Poems by Elizabeth Barton

Contents
Anchoress
The Dragon
The Huer

Anchoress

Don't think I'm holy –
I need God's crumbs of mercy
more than anyone, for I was cursed

into blessing, my children snatched
by plague, my husband murdered.
Back then, my soul was a seed

clutched in darkness, a dried-up husk,
but now, I'm light in my loss.
This room's not much –

a narrow bed, stone altar, a squint
to spy on Father's homilies, but then,
what need have I for furs or tapestries?

My window leans on to the street
and though I'm hidden by this cloth,
I hear the shouts of hawkers

selling apples, lavender, smell
the stench of pigs and wood smoke
and on their way to port,

my sparrows flock to me –
fishmongers, goldsmiths,
merchants, skinners, prostitutes –

I listen to their secrets –
wayward children, marriages
gone wrong, feed them scraps

of comfort, for what more can I do,
sealed in my cell, a window cloth
between us? They tell me tales

so dire, I weep, and there are days
I long to rip this curtain down
and fold them in a mother's loving gaze.

Elizabeth Barton
Published in Acumen 91, Spring 2018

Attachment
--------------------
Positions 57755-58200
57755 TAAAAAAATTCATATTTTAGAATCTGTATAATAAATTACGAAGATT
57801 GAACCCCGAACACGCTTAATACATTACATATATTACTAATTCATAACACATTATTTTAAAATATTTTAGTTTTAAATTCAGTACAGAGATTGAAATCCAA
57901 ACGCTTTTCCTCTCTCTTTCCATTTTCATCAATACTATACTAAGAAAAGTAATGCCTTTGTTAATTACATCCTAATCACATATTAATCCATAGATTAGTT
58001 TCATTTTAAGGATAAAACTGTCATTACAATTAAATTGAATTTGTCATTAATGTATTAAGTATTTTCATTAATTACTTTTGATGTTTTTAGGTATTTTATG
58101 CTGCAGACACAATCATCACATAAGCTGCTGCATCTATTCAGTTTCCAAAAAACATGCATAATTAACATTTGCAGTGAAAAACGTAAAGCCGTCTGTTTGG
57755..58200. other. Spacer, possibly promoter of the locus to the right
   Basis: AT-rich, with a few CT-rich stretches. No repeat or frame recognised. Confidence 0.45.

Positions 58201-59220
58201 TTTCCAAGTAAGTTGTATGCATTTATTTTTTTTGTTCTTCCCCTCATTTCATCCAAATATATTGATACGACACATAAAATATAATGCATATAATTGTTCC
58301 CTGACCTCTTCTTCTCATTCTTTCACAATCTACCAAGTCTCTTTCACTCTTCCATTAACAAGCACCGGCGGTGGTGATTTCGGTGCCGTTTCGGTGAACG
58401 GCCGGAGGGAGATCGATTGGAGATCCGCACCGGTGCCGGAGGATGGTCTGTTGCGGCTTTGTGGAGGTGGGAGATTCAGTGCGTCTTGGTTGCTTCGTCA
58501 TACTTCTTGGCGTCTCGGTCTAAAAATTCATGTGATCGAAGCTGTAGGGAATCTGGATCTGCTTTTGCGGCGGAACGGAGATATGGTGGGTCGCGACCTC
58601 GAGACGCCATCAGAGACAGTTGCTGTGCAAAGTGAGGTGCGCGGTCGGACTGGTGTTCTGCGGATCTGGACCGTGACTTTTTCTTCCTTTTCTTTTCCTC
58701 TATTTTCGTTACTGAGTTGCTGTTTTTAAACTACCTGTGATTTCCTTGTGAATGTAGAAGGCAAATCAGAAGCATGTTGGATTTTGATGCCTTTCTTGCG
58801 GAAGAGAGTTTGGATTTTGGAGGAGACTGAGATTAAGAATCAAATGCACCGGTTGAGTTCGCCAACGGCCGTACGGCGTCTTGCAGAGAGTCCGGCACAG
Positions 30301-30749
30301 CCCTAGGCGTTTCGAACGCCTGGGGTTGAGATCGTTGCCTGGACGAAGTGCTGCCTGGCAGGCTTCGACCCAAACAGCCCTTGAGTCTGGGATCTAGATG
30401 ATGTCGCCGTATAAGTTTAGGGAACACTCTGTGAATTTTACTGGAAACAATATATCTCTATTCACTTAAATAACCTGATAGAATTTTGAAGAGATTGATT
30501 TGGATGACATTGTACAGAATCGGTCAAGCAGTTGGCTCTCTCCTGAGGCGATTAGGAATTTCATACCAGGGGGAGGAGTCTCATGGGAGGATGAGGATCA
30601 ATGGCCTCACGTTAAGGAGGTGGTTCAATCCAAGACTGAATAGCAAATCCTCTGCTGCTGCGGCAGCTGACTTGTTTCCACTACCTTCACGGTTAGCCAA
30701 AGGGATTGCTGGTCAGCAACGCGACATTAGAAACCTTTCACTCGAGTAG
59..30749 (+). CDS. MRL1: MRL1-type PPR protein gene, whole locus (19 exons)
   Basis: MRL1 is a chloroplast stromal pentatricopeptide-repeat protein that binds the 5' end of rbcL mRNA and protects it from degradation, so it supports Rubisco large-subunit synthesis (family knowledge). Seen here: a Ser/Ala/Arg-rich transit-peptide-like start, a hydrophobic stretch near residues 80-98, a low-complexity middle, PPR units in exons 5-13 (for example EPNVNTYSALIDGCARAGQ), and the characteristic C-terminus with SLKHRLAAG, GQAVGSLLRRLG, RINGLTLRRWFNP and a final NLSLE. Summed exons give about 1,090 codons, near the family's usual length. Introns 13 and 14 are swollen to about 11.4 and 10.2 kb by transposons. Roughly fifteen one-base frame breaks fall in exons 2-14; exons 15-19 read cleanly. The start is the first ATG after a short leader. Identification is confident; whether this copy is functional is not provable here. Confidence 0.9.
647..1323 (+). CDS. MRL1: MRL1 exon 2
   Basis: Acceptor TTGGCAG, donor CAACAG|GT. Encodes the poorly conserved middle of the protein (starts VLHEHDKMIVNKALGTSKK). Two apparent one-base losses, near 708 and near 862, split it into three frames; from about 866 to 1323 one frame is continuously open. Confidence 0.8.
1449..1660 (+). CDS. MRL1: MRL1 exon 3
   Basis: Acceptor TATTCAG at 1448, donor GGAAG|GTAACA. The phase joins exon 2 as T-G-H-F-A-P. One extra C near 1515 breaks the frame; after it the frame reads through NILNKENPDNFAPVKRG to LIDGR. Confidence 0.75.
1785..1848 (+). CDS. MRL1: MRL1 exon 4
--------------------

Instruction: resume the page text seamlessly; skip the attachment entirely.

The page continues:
The Dragon

drinks from a dark and oily well,
gobbling meadows, heaths,
toppling trees with a slash of its tail.
Never sleeps: day and night

guards its glittering heap
of groats and nobles; croziers,
caskets, brooches, rings encrusted
with emeralds, amethysts.

It's terrorised this land
for so long now, we ignore its roar
clawing our brains; the trail
of paws and pelts and broken wings.

If we could rise
above the smog of our smutted,
cluttered lives, we'd recognise its limbs
coiling around our towns, our homes,

its burning breath and brimstone eyes.
But we've forgotten how to fly,
nestling deep in the pit
of its leathery wing.

Elizabeth Barton
Published in Orbis 180, Summer 2017

The Huer

I watch from the cliff top,
sift the sea with salt-ache eyes for signs
of the shirming – gulls swarming like flies,
a dark rose blooming on water
and as the sun bursts through, the glint
of half a million fish.

Up here, I'm wind-rinsed, pared
to a jagged stack in my ragged coat,
cocked hat, only my tattered flags
of furze and cloth for company.
Men guzzle their guts at the Pilchard Inn,
but I must keep watch, even by moonlight.

When you've seen a dream
of humpbacks leaping, the moon
flicking her silver tail on the sea,
you're never the same; some days,
all I can hear is the chanting of monks
and the cries of the drowned, but something

stops me from falling –
the thought of the fires that will blaze
on the shore tonight when I raise my cry,
guide the boats to the shoal, the women's joy
as the men empty their nets on the beach,
pilchards up to their knees.

Elizabeth Barton
Published in Agenda, T S Eliot Special Issue, Winter 2017-18